Two free courses aimed at helping people and their loved ones understand the effects of brain injury or a neurological condition will take place in the New Year, run by charity Headway Suffolk.
The Understanding Brain Injury courses, run by Headway Suffolk’s multidisciplinary team, look at how the brain works, the impact of trauma on areas of the brain, practical strategies and tips to manage difficulties with memory, attention, function, communication, fatigue, anxiety and mood.
They are free to anyone with anyone with an acquired brain injury or a neurological condition but with a suggested donation of £5 to offset costs.
The courses run over a period of six weeks and cover topics: Introduction and Brain Injury Overview; Physical and Functional Impact of Brain Injury; Living with Fatigue; Emotional and Psychological Impact of Brain Injury; Cognition, Attention and Memory; and Effective Communication.
They also provide a valuable opportunity to meet others who are going through similar experiences for peer support.
Following completion of the programme, there is a day that is designed specifically for family and friends only, covering the topics outlined above.
The first course takes place in Ipswich on Monday mornings from 14 January – 18 February, between 10.30am – 12.30pm, at Headway Suffolk, Epsilon House, West Road, Ransomes Europark, Ipswich, IP3 9FJ.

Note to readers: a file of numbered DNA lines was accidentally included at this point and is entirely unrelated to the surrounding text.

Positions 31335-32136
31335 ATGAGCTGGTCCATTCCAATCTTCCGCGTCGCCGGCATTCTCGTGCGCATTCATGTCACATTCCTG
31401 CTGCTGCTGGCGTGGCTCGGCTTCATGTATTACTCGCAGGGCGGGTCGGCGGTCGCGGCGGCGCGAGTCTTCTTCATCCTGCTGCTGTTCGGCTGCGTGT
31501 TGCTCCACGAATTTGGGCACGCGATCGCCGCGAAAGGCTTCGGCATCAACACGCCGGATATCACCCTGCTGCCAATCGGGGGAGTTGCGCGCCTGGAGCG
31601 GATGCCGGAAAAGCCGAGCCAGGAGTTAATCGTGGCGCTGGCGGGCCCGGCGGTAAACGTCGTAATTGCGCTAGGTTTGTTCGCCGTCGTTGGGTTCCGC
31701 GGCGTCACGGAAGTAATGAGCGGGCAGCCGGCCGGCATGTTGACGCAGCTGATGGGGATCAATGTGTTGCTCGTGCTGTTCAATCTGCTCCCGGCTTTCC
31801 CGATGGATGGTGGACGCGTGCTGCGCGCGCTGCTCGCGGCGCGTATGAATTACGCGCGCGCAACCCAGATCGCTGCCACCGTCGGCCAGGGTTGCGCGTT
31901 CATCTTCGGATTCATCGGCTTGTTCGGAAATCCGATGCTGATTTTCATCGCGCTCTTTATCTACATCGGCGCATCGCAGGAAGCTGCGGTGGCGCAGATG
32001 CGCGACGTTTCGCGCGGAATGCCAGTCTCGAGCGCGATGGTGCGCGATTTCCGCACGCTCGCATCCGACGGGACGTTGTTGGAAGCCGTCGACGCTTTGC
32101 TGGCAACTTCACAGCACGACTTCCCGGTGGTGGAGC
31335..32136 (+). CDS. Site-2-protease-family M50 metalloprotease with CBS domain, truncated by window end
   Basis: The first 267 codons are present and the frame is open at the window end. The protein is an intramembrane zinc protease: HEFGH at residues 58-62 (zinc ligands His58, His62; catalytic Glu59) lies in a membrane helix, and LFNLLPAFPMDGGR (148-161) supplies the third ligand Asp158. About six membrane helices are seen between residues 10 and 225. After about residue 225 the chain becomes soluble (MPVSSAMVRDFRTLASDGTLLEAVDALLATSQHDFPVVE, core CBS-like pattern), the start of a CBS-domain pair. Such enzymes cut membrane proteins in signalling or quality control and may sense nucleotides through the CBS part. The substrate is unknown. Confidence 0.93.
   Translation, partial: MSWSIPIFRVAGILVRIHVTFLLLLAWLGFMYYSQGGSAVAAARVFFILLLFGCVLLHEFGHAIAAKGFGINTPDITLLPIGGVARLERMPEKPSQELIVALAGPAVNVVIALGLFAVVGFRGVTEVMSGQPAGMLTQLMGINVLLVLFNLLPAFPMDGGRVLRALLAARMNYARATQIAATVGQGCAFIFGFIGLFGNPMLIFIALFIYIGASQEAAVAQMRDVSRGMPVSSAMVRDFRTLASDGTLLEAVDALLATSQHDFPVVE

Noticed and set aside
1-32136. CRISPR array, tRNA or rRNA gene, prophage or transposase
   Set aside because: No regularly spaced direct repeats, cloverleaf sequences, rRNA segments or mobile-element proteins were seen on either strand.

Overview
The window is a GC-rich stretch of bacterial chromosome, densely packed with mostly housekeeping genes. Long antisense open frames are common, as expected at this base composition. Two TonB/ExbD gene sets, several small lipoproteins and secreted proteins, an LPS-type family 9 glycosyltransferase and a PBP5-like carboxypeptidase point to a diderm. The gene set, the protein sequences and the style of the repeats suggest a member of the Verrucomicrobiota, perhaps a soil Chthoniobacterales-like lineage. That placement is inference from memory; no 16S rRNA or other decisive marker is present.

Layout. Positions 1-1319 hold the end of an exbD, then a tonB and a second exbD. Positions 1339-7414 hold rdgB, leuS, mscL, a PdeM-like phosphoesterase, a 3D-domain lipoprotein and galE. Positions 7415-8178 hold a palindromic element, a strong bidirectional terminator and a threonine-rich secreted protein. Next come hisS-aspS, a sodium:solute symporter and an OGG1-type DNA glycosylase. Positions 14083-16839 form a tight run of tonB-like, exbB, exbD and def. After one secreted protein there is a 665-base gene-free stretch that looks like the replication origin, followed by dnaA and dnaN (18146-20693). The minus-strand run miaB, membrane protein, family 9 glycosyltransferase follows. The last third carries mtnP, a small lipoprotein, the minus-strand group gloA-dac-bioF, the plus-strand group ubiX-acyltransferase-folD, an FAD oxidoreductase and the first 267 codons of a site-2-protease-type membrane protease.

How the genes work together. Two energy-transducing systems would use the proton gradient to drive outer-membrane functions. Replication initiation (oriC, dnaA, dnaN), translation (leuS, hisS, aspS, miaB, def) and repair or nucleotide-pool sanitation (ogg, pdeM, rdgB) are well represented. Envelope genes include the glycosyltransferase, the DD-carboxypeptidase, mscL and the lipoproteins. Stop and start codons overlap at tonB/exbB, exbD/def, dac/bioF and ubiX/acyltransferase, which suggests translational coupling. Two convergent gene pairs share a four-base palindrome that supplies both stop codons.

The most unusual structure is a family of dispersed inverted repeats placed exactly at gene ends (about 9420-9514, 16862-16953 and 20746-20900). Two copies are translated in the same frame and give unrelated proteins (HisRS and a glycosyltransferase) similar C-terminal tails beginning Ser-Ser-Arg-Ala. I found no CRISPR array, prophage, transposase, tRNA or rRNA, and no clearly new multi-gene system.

The family and friends day takes place on Monday 25 February from 10am – 2pm, with a light lunch included.
The second course takes place in Bury St Edmunds on Tuesday mornings from 5 February – 12 March, between 10.30am – 12.30pm, at Headway Suffolk, St Georges House, Olding Road, Bury St Edmunds, IP32 6TF.
The family and friends day takes place on Tuesday 19 March from 10am – 2pm, with a light lunch included.
Places are limited and on a first come, first served basis. To book, telephone 01473 712225 or email: firstname.lastname@example.org.
To read the full syllabus, visit the website: www.headwaysuffolk.org.uk/courses.
In Suffolk, there were 3,201 admissions (1,780 male, 1,421 female) to hospital with acquired brain injury in 2016-17. That is 8.7 admissions per day.
Of the total admissions, 1,318 were head injuries (789 male, 529 female), 1,215 stroke (657 male, 558 female) and 421 tumours (228 female, 193 male).
Headway Suffolk supports 250 adults a week who have an acquired brain injury or a neurological condition through an extensive range of rehabilitation, therapy and support services.